Putting Down Roots

rose cottage An arch cut into a high yew hedge, affording a magical glimpse of a secret garden, was my first impression of the house I now call home.  A previous purchase had fallen through and I heard that a house with some land and planning permission for a “Granny Annex” was available at the same price.  My recently widowed father, although determined to stay independent in his flat in Bath for as long as possible, offered to pay for the ruined Victorian greenhouse to be converted into a comfortable bungalow.  As my father was already in his late 80s, there was no time to waste and work began that first Spring.  The annex, which is the present-day Rose Cottage, grew up out of a field – which has now become a private driveway, a secluded garden and a productive orchard.

Before my father agreed to move into Rose Cottage on his 91st birthday, the cottage stood empty and a friend and I had an idea for a Women’s Retreat Centre.  I provided the accommodation and my friend gave instruction in meditation techniques and offered spiritual guidance to our clients.  Most of the women liked the idea of total peace and quiet, away from the noise and chaos of family life, but some found that being alone with no distractions at all, was too difficult to bear.  On several separate occasions, the door bell would ring and a disconsolate figure would plead to be allowed in for some company and a chat. My involvement in The Women’s Retreat Centre idea did not last long and my friend bought a remote cottage, with no access by road, up a steep slope in the Black Mountains and carried on her work there.

Still looking for a project which would absorb my time and attention, I decided to plant a vineyard.  My son had widevineyard experience of wine making and vineyards in Europe, Australia and New Zealand and together we researched the best grape varieties for this damp climate by visiting the Three Choirs Vineyard near Newent in Gloucestershire.  The Three Choirs wines had a good reputation and were winning prizes at the time, so we took their advice and bought three German varieties which we hoped would be resistant to mildew.   In the early Spring, a group of us planted the vines in a field that had been an orchard in the past, but where only a stately walnut tree and a magnificent cherry remained.   The volunteer planters had spent the previous week working at the Wine Challenge in London and brought down spectacular wines which we enjoyed with our evening meals while throwing out pretentious, wine tasting comments. My helpers then left and I had sole responsibility for watering the tiny vines and keeping them alive through the summer.  Each vine was protected from the rabbits by a plastic bag, designed to disguise wine labels, during blind tastings.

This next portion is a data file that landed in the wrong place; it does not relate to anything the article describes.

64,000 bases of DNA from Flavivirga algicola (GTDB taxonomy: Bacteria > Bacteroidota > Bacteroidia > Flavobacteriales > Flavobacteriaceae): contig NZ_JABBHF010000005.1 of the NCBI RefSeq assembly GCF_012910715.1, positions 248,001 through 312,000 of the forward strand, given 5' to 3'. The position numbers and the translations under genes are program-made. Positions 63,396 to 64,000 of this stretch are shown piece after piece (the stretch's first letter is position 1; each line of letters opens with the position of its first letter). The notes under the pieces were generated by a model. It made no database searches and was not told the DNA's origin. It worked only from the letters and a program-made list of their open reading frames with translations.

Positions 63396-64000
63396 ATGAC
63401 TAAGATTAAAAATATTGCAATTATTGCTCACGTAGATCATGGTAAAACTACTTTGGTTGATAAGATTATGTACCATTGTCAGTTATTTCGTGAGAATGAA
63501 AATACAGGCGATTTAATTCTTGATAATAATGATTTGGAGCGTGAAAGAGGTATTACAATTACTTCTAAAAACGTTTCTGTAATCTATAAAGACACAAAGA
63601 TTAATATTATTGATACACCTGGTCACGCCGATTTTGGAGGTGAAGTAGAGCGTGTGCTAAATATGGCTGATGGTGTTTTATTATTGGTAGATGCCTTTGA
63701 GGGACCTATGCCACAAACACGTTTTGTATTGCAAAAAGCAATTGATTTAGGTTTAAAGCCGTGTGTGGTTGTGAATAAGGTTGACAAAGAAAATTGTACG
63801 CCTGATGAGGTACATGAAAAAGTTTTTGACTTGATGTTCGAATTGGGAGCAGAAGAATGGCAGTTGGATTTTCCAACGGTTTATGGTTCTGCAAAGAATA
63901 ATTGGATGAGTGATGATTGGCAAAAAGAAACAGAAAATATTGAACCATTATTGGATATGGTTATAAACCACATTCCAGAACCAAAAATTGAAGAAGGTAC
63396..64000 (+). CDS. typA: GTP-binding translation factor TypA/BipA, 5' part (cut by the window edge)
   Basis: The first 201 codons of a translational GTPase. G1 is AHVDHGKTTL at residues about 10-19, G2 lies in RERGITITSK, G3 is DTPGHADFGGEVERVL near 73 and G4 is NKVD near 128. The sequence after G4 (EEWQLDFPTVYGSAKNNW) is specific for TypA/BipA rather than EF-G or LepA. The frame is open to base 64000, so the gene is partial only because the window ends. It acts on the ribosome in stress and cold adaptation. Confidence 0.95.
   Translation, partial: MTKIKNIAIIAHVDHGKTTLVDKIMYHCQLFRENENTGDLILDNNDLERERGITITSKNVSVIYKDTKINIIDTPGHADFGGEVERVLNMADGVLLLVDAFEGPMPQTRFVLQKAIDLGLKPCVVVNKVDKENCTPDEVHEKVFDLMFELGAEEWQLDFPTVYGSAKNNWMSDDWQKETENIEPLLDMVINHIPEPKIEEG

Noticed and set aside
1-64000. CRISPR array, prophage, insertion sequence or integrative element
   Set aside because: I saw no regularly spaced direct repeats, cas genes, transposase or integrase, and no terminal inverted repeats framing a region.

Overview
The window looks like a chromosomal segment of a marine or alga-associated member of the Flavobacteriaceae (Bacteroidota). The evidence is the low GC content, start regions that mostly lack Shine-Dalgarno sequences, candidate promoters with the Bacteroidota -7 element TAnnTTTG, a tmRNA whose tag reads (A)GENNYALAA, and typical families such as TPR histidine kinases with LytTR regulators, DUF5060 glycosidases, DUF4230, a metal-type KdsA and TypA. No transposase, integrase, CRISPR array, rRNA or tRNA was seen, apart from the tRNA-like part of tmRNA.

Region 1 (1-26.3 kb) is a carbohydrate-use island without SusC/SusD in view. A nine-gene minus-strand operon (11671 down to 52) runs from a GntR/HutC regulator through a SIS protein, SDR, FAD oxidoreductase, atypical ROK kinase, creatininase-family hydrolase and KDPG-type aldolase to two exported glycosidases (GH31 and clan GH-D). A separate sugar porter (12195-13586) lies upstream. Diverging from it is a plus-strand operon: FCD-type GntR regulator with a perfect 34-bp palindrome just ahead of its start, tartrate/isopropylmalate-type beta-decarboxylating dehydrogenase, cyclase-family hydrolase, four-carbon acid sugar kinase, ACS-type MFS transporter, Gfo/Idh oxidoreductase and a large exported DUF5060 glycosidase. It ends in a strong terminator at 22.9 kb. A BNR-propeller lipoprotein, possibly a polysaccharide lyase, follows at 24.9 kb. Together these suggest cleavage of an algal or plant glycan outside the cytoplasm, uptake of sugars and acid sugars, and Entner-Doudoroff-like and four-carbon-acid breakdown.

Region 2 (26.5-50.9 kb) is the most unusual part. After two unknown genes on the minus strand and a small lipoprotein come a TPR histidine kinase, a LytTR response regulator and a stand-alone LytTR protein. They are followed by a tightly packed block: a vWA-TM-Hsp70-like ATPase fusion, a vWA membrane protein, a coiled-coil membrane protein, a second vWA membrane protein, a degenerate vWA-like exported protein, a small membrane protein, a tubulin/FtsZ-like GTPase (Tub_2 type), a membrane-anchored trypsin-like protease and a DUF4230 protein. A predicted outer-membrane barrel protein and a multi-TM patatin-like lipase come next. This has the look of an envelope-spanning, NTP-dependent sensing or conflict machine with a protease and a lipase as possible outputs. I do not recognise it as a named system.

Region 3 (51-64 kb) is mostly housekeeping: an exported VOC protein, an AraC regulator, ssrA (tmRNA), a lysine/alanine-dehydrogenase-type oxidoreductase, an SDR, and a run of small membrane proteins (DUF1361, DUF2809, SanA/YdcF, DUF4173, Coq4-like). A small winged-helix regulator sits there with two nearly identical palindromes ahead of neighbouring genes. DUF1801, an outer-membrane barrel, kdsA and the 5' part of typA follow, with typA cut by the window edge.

The Vineyard flourished for several years and I learned about pruning, spraying and cutting back the leaves to allow the sun to reach the bunches and by the end of each summer we usually had a good crop.  Unfortunately, the warm summer would inevitably be followed by a wet early autumn, so that, year after year, mildew would cause ruination and a total failure of the harvest.  Another hard lesson for me to learn – vines should be planted on a south facing hillside to maximise the sunshine and to allow breezes to blow through.  Our vineyard was south/southwest facing, but on a flat field which meant that the vines would always be prone to mildew.

walnut-treeThe Vineyard was eventually grubbed up and has become pasture for the neighbour farmer’s cherry treesheep, once more. The wine and cider making equipment has been sold on EBay and will be collected by a couple from West Wales this weekend. Wildlife has taken back the space. The walnut tree, in the centre of the field, offers copious amounts of nuts to the squirrels, while the birds devour every ripe cherry on the venerable cherry tree, before I can reach it.  Next to the cherry tree is a small pond, home to the occasional wild duck and a perfect habitat for tadpoles, frogs and newts. The pond is also a welcoming pool, in hot weather, for the two spaniels and any visiting dogs.  In place of the vines, more trees have been planted; several young apple trees, two rowan trees, a horse chestnut and my favourite – a copper beech. Memories of the Vineyard will soon fade, but these trees will reach maturity and live on.

 

 

 

 

 

 

 

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